Thai tourism promotion bodies have launched several campaigns addressing niche groups of travelers to spend their holidays in the kingdom. The campaigns are targeting categories of tourists that for reasons of political sensitivity or outright discrimination are shunned in some neighbouring countries such as Malaysia, Indonesia or Singapore,the New York Times reported.

Reading Time: 2 minutes

go thaiThai tourism promotion bodies have launched several campaigns addressing niche groups of travelers to spend their holidays in the kingdom. The campaigns are targeting categories of tourists that for reasons of political sensitivity or outright discrimination are shunned in some neighbouring countries such as Malaysia, Indonesia or Singapore,the New York Times reported.

The new campaigns are tailor-made for homosexuals, Muslims and Israelis, underpinning Buddhist Thailand’s attitude as a widely liberal and tolerant country for a broad array of different travelers.

Muslims have developed into an important target group for Thai tourism. It is already popular with Arabs from the Gulf countries, especially for medical tourism, and hotels and resorts are increasingly stepping up their Muslim-related offers such as halal food, halal spas, prayer rooms and other facilities.

The annual number of Arab tourists from the Gulf countries alone is estimated at more than 150,000, with UAE, Qatar and Kuwait  leading the pack. While Saudi Arabian citizens are banned by their government from traveling to Thailand, many do via a third country. Furthermore, the new rising star in the tourism sector in Southeast Asia, Myanmar, has not yet proved its tolerance towards Muslims.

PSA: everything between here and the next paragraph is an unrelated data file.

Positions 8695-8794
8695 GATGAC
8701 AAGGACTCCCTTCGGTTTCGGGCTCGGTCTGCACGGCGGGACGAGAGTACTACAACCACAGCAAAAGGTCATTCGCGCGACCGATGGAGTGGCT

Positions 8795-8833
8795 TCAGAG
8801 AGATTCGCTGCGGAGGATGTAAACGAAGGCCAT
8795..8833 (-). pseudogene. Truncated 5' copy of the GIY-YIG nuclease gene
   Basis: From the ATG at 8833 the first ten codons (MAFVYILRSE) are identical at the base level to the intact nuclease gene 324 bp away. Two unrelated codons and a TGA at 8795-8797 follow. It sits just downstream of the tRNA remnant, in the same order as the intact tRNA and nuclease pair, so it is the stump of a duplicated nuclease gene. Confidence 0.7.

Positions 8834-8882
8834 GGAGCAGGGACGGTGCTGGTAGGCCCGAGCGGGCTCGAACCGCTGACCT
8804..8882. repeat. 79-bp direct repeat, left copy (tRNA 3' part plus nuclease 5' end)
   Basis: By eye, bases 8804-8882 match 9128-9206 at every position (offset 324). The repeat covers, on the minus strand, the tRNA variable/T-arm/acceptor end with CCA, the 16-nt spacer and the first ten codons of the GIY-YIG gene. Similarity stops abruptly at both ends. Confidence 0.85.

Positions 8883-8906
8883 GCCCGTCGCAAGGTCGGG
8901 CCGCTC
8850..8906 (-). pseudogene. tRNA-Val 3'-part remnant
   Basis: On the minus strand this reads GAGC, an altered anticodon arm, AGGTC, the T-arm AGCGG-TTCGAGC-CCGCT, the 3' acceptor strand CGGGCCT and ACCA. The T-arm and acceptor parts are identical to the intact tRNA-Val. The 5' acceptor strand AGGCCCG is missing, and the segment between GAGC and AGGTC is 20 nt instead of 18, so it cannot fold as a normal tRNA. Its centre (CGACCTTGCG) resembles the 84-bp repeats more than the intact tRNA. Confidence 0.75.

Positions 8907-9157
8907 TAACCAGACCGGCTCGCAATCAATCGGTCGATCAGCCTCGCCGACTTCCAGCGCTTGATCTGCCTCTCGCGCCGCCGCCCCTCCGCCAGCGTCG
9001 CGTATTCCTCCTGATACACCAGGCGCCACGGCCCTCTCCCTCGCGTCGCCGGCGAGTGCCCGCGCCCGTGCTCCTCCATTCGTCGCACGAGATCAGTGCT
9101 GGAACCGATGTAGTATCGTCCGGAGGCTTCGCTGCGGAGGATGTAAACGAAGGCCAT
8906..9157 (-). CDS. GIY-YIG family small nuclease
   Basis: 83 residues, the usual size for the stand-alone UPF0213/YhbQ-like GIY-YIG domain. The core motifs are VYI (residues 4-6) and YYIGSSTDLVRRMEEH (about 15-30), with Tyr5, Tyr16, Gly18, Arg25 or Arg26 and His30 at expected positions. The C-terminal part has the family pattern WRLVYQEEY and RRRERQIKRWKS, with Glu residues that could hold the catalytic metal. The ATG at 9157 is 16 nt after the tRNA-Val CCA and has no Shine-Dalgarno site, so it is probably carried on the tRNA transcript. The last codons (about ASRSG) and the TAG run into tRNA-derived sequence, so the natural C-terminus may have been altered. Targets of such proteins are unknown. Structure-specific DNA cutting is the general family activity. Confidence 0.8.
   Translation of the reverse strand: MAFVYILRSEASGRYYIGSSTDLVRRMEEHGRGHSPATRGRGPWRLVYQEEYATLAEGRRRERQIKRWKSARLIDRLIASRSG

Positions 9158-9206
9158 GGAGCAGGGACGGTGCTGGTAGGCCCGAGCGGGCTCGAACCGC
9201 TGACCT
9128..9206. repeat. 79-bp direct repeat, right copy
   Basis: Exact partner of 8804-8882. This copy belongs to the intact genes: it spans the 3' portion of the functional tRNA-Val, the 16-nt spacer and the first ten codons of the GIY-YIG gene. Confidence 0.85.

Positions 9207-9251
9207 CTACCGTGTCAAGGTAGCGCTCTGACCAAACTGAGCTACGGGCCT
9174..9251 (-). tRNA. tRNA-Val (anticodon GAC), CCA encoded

At the same time, Thailand actively promotes itself as a holiday destination for Israeli tourists, capitalising on the fact that Malaysia and Indonesia, both Muslim-majority countries, won’t let Israelis enter for political reasons. Thailand, by contrast, has long been one of the most popular destinations for Israeli travelers, with 120,000 Israelis visiting Thailand in 2012.

But the most recent campaign is aimed at homosexual people, gay and lesbian travelers alike. Emphasising its role as a tolerant, open and liberal country, Thailand is directly addressing  gay and lesbian couples with a range of government-sponsored advertising formats, among them the  “Go Thai. Be Free” campaign that points out the most popular destination for gay and lesbian visitors and features a “gay blog”.

This is fairly remarkable. In a number of other countries in the region, notably Brunei, Malaysia, Myanmar and Singapore, some or all forms of sexual contact between men and women are illegal and sometimes prosecuted,

Thailand has even been ranked the “hottest destination” for 2013, ahead of the US and Argentina, which were ranked second and third, by London-based gay marketing agency Boutique.

“We live in a country that is open and pretty liberal — I can’t think of a market that we wouldn’t welcome,” Wisoot Buachoom, the director of the Tourism Authority of Thailand’s office in of Chiang Mai, was quoted as saying by the New York Times.